Hardworking or work addict? How to spot the signs of workaholism [with free downloadable questionnaire]

How can you tell if someone is a workaholic or just hardworking? What are the negative consequences of work addiction, and how can managers help employees who may be suffering with it? In this article, we take a deep dive into workaholism, exploring all these issues with a free downloadable questionnaire to help you support your team members.

5 mins read
Getty Images 1316264191   Jack

about 1 month ago

​​What is workaholism?

A term first coined by Psychologist Wayne Oates in 1971, workaholism refers to a compulsion and uncontrollable need to work incessantly.

It manifests as an inability to stop working or maintain reasonable hours, even when it’s detrimental to the person’s life. Prioritising work over family, friends, and hobbies, workaholics thrive on adrenaline - seeking the rush of last-minute deadlines, all-nighters, and juggling multiple projects.

It is often overlooked as a serious addiction when compared to alcoholism or drug addiction. But, left untreated, it can have severe consequences and even be fatal. Much like alcoholism or drug abuse, workaholism harms both the workaholic and those around them. Over time, it negatively impacts their mental and physical health, straining relationships, family life, rest, exercise, and nutrition. However, unlike drug and alcohol addictions, people cannot choose to completely avoid work forever, so recovery can be a challenging balancing act which requires patience and understanding from employers and those around them.

However, some employers are under the false impression that workaholics make great employees. After all, they are willing to put in long hours, work weekends and put work ahead of everything else. What employer would not want that in an employee? And to make matters worse, our culture of rewarding hard work and commending those who clock in extra hours can contribute to the problem and reinforce the addiction.

But workaholism is not the same as someone who is simply a hard worker and dedicated and is definitely not a good thing for your business.

How does workaholism differ from simply being ‘hardworking’?

Part of what makes workaholism so difficult to spot is that it can often be mistaken for a hard worker. However, it involves a lot more than just working long hours or being highly ambitious.

What makes someone a work addict is evident in the psychological and physical impact it has on them, which is significant and damaging to their lives and health. Regardless of the number of hours worked, workaholics are unable to psychologically detach from work which can lead to chronic stress.

What are the negative consequences of workaholism?

Work addiction can have a whole host of negative consequences on the individual, as well as your team and wider business.

Workaholics experience high levels of stress, which can lead to sleep problems, depression, severe anxiety, poorer functioning outside of work, and more work-family conflicts. All of this has been linked to poor psychological wellbeing, reduced perceived health and happiness, and lower self-reported work performance.

Here are just some of the wider implications workaholism could have on the team and business:

Imbalance in team dynamics

Workaholics can upset team dynamics. Others may feel resentful of the workaholic for being seen as more dedicated than they are. It could also lead to them trying to ‘catch up’ and match their unrealistic workloads.

Higher staff turnover

A workaholic manager may drive away valuable employees by making unreasonable demands. This will also result in additional costs to the employer by needing to rehire and retrain new employees.

Lack of creativity and innovation

Someone who struggles to switch off, take breaks, and make time for personal hobbies and relaxation may be stifling their creative side. This can lead to a lack of creative thinking and innovation in their work.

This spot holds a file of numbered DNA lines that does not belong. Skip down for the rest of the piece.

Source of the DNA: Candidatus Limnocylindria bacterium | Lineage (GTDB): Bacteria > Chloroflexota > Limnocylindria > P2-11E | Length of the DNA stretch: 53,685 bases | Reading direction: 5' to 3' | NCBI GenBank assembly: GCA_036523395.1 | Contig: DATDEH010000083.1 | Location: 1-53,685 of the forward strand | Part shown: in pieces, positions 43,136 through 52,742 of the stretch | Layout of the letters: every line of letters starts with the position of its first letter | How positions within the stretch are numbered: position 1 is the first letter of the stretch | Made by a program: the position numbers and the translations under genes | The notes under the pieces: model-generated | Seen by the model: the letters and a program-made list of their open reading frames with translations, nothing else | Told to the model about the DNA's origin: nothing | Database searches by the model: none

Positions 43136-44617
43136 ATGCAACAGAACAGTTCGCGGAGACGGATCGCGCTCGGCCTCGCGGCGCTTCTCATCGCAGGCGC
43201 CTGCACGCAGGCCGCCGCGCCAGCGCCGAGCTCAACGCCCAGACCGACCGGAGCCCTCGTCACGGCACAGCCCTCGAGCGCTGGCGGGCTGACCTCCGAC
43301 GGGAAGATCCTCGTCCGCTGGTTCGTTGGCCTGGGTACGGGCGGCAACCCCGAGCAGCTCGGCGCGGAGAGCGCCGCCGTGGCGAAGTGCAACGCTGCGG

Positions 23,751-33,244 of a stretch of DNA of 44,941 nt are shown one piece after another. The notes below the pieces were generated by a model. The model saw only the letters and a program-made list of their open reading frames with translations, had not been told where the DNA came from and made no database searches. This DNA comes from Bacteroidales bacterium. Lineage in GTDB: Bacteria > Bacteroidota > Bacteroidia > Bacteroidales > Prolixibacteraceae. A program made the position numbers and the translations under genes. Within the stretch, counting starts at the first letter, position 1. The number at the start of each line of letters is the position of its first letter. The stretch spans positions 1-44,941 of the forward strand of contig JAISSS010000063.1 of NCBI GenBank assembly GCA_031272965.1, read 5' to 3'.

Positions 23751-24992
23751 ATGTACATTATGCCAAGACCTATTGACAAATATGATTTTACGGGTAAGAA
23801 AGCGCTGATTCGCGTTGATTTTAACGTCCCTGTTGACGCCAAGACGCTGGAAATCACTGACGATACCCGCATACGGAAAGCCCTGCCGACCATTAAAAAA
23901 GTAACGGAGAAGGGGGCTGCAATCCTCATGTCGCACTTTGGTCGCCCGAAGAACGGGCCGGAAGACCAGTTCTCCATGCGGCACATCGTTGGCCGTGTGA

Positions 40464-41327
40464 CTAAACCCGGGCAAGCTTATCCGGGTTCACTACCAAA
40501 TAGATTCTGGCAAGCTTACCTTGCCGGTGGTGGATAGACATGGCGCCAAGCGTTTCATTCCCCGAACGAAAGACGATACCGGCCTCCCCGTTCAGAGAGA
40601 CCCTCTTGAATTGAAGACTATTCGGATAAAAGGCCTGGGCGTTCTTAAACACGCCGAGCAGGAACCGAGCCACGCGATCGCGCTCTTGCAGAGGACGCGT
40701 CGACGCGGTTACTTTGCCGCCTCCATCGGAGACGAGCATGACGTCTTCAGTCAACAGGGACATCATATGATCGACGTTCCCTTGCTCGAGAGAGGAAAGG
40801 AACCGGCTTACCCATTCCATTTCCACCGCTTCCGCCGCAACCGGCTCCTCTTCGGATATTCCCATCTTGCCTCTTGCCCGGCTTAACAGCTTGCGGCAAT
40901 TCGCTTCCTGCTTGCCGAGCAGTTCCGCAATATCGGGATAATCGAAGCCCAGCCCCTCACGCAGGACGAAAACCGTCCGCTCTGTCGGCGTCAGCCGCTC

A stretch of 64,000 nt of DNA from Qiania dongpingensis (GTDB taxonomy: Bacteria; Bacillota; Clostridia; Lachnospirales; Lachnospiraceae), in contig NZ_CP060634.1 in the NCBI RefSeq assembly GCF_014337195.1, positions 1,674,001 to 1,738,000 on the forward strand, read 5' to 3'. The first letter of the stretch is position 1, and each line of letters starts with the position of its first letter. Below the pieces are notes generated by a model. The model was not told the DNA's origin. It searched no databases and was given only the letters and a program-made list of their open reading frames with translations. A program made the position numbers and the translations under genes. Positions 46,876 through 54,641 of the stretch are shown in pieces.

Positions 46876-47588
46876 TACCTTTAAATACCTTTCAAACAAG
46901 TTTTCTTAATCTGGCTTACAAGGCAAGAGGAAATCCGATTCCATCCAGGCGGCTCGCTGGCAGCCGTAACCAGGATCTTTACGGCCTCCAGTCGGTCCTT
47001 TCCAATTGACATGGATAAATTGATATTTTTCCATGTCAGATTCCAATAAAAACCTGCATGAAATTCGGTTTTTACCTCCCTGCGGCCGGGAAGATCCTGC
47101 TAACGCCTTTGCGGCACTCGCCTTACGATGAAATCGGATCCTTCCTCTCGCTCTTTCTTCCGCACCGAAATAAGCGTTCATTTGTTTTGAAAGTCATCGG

Long-term sickness

Along with the physical symptoms of chronic stress that can cause sickness, the person with the addiction is very likely to experience burnout at some point, potentially resulting in long-term absence.

Reduced productivity

Believe it or not, workaholism doesn’t equate to higher productivity. Many work addicts may struggle to strike the balance between quantity and quality of work and may spend more time trying to stay busy rather than effectively organising their time. They may also spend long hours at their desk in a mental fog because they are too exhausted to function at full capacity.

How can you spot signs in your employees?

Spotting the signs of workaholism in others, and even yourself, can be challenging, but it’s not impossible if you actively look out for the red flags.

Firstly, you may notice your employee consistently works beyond their scheduled hours. But most importantly, it’s not just the number of hours worked, it’s if they do this even when it’s unnecessary. For example, it may be reasonable for someone to work overtime if there is a looming deadline, or an unusually busy period. But if they work late or come in early even when there is no real pressure to, this is a warning sign that they may be a workaholic.

Other signs to look out for:

  • They demand perfection and unreasonably high standards from themselves or others

  • Regularly work during holidays or not use their holiday allowance at all

  • They may hoard work by taking on many projects, often more than they can handle

  • Failure to delegate or share work

  • Often work through lunch

  • Put tremendous pressure on themselves to work quickly and meet unrealistic deadlines

While many of these aren’t signs on their own, when you notice a regular pattern of negative habits, it can signify a work addiction.

Of course, there are many more symptoms that can impact someone’s personal life which may not be visible to you as their manager, but if you have reason to believe they are suffering from work addiction, it’s important to sit down with them and discuss your concerns sensitively and confidentially. If you are unsure on how to broach the topic, always check with your HR team first.

As a manager, you are not expected to be an expert in this matter, nor should you attempt to diagnose someone with an addiction, but it’s important to highlight your concerns about the behaviours you have witnessed, and signpost where they can go for more help should they wish to.